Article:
US rethinks giving arms to Ukraine

A soldier stands guard as people wait to leave the besieged Ukrainian town of Debaltseve. Picture: APA soldier stands guard as people wait to leave the besieged Ukrainian town of Debaltseve. Picture: AP
A soldier stands guard as people wait to leave the besieged Ukrainian town of Debaltseve. Picture: AP
The United States is reconsidering supplying arms to Ukraine in an attempt to bolster the country’s flagging armed forces in their war with Moscow-backed rebels.

Washington has so far supplied only non-lethal military aid but US officials have now said they are considering a “fresh look” ahead of a visit by secretary of state John Kerry to Kiev later this week.

Heavy fighting continued yesterday in eastern Ukraine as rebels pressed on with an offensive that has put the Ukrainian armed forces on the back foot and led, according to Kiev’s defence ministry, to the death of another five soldiers. The battered state of Ukraine’s army in comparison to the resurgent rebel forces, which many claim are backed and armed by Moscow, appears to have made the US re-evaluate its policy on supplying weapons.

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“It’s getting a fresh look,” a senior official in the US government was quoted as saying. “Where things will end up, we don’t know.

“What’s being discussed is perhaps we should begin providing defensive weapons, defensive equipment, to Ukraine.”

The Ukrainian government has asked for military aid in the past but so far western countries have refused to provide arms fearing it would escalate the crisis and worsen relations with Russia that have already sunk to their lowest point since the end of the Cold War in 1989.

German chancellor Angela Merkel remained faithful to western policy saying yesterday her country would not supply arms.

She added: “We are focusing on a diplomatic solution and the foreign ministers have made clear that if the situation gets even worse then it will be necessary to work on further ­sanctions.”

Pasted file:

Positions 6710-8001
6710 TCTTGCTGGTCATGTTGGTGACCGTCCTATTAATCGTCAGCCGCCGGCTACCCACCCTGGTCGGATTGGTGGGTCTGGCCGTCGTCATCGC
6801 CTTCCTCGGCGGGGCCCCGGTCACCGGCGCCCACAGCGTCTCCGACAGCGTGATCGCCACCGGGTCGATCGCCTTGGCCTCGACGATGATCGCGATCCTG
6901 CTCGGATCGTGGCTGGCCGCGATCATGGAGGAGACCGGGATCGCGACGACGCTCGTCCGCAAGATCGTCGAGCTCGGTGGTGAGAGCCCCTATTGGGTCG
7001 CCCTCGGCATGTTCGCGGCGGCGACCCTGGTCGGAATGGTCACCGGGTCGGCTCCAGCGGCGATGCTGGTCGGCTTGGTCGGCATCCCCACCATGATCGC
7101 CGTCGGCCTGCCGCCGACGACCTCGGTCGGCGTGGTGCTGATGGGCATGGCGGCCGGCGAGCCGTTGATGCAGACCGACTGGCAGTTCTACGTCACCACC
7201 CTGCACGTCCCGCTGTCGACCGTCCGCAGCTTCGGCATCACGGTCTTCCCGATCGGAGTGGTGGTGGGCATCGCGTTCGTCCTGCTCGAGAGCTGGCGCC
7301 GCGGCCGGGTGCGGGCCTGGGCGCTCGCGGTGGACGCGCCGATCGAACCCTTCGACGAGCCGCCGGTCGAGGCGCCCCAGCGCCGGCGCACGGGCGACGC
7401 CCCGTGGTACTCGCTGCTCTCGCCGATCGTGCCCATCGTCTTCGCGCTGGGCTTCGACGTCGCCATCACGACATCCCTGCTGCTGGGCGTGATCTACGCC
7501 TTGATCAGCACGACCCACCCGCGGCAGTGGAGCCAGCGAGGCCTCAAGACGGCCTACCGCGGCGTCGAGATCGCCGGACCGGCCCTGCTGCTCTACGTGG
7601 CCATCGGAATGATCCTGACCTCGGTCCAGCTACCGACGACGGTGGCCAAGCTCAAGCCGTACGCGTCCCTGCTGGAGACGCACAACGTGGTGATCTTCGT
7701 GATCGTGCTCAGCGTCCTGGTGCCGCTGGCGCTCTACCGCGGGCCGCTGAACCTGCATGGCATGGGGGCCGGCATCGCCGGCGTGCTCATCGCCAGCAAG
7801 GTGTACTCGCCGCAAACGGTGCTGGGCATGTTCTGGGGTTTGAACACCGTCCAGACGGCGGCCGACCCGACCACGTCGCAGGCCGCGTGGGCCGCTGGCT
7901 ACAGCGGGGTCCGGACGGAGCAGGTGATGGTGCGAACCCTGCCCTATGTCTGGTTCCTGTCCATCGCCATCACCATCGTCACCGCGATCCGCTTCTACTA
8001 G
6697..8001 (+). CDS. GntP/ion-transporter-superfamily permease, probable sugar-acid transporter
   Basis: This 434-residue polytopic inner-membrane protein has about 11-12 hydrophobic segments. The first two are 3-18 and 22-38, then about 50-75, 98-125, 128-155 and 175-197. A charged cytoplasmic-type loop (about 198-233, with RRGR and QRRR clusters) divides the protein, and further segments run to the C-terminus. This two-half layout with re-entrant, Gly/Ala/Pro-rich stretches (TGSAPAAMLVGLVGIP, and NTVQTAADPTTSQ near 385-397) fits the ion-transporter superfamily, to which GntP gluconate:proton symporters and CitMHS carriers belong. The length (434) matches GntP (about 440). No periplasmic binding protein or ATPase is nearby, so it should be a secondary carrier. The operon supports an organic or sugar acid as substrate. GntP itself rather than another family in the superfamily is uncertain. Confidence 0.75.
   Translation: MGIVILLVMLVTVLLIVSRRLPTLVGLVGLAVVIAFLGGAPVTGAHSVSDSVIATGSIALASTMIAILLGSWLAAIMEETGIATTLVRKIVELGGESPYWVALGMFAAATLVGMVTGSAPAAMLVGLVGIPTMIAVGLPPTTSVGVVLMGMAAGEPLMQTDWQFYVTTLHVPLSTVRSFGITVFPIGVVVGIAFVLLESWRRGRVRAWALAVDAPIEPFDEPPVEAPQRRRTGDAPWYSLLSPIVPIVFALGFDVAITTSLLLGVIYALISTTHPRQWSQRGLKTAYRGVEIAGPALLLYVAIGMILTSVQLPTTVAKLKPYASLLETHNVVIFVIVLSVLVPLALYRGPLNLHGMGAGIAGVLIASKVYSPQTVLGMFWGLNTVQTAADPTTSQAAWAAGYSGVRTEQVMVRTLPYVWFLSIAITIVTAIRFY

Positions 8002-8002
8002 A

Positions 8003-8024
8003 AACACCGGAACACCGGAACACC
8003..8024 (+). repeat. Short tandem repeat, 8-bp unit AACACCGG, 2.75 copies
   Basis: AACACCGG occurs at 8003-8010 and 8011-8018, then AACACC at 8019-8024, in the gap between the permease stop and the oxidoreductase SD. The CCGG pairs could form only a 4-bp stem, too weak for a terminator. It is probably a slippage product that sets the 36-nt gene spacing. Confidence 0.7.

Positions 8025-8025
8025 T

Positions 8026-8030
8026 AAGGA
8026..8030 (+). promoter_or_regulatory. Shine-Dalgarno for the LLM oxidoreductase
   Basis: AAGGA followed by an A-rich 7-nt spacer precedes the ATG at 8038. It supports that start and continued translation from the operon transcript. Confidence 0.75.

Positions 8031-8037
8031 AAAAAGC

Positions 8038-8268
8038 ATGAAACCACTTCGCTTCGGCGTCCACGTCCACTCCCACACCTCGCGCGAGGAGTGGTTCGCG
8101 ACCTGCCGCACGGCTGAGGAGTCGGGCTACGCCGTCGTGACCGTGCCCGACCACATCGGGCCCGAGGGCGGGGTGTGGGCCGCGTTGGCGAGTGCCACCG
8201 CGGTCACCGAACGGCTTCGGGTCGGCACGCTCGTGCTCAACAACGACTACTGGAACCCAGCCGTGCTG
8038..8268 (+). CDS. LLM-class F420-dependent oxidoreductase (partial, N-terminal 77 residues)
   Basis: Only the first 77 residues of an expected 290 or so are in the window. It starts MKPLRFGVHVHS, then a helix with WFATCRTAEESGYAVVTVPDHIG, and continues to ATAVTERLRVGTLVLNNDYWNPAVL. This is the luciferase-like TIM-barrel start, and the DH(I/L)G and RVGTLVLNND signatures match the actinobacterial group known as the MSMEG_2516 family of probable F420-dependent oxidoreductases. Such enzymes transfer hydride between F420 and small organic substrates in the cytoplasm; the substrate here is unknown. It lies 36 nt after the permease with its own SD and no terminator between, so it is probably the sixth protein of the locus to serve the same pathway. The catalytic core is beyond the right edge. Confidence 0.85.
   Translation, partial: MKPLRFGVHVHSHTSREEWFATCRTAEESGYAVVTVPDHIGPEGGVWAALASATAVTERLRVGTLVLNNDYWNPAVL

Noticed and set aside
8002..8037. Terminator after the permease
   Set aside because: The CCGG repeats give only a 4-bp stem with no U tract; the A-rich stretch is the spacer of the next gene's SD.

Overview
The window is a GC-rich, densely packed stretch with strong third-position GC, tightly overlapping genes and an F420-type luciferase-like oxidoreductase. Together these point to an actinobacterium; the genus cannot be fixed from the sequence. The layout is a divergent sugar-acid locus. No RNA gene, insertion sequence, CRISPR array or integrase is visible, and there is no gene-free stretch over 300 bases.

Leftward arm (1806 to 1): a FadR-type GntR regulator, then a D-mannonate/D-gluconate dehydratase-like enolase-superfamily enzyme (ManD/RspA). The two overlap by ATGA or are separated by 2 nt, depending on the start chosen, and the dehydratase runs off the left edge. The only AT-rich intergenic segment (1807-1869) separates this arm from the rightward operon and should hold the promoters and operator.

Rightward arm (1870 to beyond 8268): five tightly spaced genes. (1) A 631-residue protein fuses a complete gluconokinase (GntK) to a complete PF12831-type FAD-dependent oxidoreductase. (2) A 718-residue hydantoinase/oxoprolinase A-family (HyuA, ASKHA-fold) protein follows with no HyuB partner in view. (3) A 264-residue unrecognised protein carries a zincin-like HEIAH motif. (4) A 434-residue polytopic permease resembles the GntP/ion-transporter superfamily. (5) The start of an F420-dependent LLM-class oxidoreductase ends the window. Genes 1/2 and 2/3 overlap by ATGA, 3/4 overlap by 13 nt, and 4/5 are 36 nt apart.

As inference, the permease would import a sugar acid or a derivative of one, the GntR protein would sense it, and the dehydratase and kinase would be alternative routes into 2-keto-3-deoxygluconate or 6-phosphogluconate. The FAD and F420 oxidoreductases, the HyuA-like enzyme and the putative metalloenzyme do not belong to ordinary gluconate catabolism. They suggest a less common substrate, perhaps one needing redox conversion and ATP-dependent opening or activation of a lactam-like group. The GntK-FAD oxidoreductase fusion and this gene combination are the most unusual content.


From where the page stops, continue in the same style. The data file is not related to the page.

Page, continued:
America’s political deliberations on whether to arm Ukraine came as the United ­Nations warned of the dangers of any “further escalation” of a war that has already claimed around 5,350 lives.

“Any further escalation will prove catastrophic for the 5.2 million people living in the midst of conflict in eastern Ukraine,” said Zeid Ra’ad al-­Hussein, the UN high commissioner for human rights.

“Bus stops and public transport, marketplaces, schools and kindergartens, hospitals and ­residential areas have become battlegrounds in clear breach of international humanitarian law.”

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Mr Hussein said in the past three weeks at least 224 ­civilians have been killed and 545 wounded as the fighting begins to exact a higher toll on people caught in the middle.

“The situation is getting worse by the day,” said Michel Masson, the head of the International Committee of the Red Cross in Ukraine.

People are hiding in basements for days on end and those who dare to venture out to collect basic aid risk being wounded or killed.”

An estimated 1.2 million people have fled their homes since the start of the fighting in April.

Fears of the war growing and spreading have also have been increased by rebels announcing plans to create a 100,000-strong army through the introduction of conscription.

In a verbal attack on Kiev, ­Alexander Zakharchenko, leader of the self-proclaimed Donetsk People’s Republic, also claimed Ukraine’s pro-western leaders were “miserable representatives of the great Jewish people”.

“I can’t remember a time when Cossacks were led by people who have never held a sword in their hands,” Mr Zakharchenko said yesterday, in a reference to Ukraine’s nationalist forebears, the Cossacks.